Pilgrims Guide
Batu Cave Entrance


The States of Selangor and Perak in Malaysia have a number of limestone caves. The Batu caves are about fifteen kilometers away from Kuala Lumpur In the biggest of the caves is housed a shrine of Muruga or Karthikeya, the war god and the eldest son of Shiva. The Sanskrit word for cave, is "guha" and one of the names of Lord Muruga is also Guha since he likes to inhabit caves.

Lord Muruga

Lord Muruga

As you approach the foot of the cave you can see a towering statue of Lord Muruga which dominates the scene from a kilometer away. There are many small shrines at the foot but what interested me most was the story told to me by Dr. Naga, who is scholar of Saivism. He said that a great yogi called Mouni Swami had meditated in that cave in the last century and it was entirely due to his tapas shakti (power of austerity) that Lord Muruga had manifested himself in that cave. His samdhi was at the foot of the cave but unfortunately the authorities knew very little about such matters and the samadhi shrine was inside a sort of godown overrun by bats and mice. The door was locked but by the Swami's blessings we were able to get the key and venture inside. To my horror I saw a rat scuttle off as we approached.  The first room was piled with all sorts of rubbish and I had to gingerly pick
my way through. At the corner stood the samadhi marked by a small slab of concrete. But what interested me most was the fact that a rough sort of Shiva lingam was growing above the slab
 in a most peculiar fashion. I learnt afterwards that is was "swayambhu" or growing
by itself. In the gloaming as I stared fascinated at the stone I could definitely make out the features of
a man. It was a strong face with a mop of hair and a beard. I could even see the benign eyes watching me. I was overwhelmed with a sense of joy and thanked the Swami for allowing me this wonderful opportunity of having his darshan. I was reminded of the samadhi of Bogar Nath swami in the hill shrine of Palni in Tamil Nadu.


Muruga Temple in Batu Cave

After this I went up the 300 steps leading to the cave temple. It was an enormous cave with stalactites and stalagmites growing all over the place. Water was still dripping from the roof. In one niche in the wall was a lovely figure of Lord Muruga in his form as Bala Muruga or the child Muruga. Further up in another niche was his figure as the General of the army of the Gods in full regalia. It was a fascinating shrine and my heart was bursting with gratitude to the divinity who had led me there.

Now for the story of the cave. It is said that during the British occupation at the beginning of the 20th
century, one of the rubber plantation owners had taken up some of the Indian workers to collect bat's
droppings from the cave to be used in the rubber plantation. Apparently they found a spear stuck into
the ground just at the spot where the idol of Muruga is kept now. Of course to the Indian, the spear is a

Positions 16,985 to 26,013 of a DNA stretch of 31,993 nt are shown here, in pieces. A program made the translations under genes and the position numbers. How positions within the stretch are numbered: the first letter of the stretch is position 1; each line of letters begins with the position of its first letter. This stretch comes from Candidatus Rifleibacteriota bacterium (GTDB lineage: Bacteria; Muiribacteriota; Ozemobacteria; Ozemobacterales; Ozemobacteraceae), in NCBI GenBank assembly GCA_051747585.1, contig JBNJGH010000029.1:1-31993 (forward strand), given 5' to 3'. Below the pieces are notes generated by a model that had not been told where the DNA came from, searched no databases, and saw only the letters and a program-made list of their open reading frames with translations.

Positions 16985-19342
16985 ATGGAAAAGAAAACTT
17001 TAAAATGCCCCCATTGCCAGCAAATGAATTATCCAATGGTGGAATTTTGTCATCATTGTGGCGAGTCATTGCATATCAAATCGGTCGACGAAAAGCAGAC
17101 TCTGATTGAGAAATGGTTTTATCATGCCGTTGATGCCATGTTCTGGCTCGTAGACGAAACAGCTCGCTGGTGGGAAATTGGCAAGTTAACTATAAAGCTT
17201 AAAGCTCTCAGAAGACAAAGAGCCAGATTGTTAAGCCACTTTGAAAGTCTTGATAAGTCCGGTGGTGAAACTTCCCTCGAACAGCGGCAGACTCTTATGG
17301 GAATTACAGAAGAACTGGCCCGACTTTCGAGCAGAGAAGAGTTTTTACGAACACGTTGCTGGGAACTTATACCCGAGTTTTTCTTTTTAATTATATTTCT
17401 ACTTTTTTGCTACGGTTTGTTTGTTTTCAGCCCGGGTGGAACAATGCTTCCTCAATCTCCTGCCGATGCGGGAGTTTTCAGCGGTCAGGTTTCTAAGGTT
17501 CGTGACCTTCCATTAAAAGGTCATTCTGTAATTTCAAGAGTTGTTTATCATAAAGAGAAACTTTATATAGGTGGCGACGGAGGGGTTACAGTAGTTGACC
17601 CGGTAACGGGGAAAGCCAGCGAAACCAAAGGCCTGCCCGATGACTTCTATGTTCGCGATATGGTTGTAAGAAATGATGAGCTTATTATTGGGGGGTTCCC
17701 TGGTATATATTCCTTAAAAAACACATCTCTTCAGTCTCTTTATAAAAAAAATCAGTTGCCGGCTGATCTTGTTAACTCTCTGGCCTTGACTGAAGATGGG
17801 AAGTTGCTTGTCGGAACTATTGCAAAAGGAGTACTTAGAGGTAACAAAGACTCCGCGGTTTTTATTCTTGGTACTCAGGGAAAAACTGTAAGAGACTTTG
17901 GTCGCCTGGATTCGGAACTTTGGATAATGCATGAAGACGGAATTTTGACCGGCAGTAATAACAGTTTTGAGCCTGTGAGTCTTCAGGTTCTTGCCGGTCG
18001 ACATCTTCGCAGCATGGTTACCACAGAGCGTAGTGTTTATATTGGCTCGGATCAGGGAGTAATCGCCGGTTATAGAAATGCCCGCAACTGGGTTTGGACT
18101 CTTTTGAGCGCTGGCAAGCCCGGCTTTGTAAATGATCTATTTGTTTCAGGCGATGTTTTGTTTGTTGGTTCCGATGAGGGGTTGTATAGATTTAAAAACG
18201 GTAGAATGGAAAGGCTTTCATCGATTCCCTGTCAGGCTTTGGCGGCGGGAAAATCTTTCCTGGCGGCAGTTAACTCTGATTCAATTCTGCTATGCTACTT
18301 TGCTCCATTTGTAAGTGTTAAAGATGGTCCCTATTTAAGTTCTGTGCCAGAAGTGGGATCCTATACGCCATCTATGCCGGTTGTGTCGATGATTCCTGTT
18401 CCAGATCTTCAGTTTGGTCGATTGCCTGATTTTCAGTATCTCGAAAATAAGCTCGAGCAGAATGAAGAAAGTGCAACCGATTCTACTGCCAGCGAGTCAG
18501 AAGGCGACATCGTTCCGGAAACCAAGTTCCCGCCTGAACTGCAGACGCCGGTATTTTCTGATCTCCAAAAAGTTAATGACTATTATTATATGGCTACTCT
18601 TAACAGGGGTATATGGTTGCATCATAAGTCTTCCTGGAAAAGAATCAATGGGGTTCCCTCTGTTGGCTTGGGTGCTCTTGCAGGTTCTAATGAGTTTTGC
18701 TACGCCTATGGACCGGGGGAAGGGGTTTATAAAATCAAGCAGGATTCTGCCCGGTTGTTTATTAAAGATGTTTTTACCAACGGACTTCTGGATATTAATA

insignia of Lord Muruga and as soon as they saw it they started worshipping it. All the workers would
come and bring flowers and incense and worship the Spear. Of course the Englishman had no idea of what it all meant. All he knew that the Indians were a superstitious lot and he had no time to waste with their nonsense. So he cracked his whip and told them to get on with their work and not waste half their day in worshipping this fetish. Since they did not listen to him, he went forward and plucked the spear from the ground and threw it into a heap of dirt in the corner. The Indians were shocked at this barbarous act on the part of the Englishman and warned him of the dire consequences which were sure to follow. Of course the intelligent westerner laughed in scorn at their ignorance. However it is said that very soon he fell ill of no known disease and very soon his condition began to deteriorate. No doctor could discover what he was suffering from. At that time when his mind was in a weak and humble state it is said that he had a vision of Lord Muruga who told him that he would get well if he reinstated the spear and gave permission to his workers to worship it. His miseries had made him a
wiser man so he promptly hunted out the spear and kept it back in its place and the Tamil workers were allowed to continue with their worship.  Since then the temple has grown and prospered and
today countless pilgrims as well as tourists of other nationalities come to the shrine. Some come to worship and some as a tourist attraction. To the devout, the atmosphere is charged with the power of Muruga, the son of Shiva and many miracles are supposed to have taken place there. Of course the veil or spear manifested itself in that place only due to powerful presence of the Mouni Swami who had mediated on Lord Muruga for many years at that very spot.
                  Hari aum Tat Sat

Batu Cave

Batu Cave




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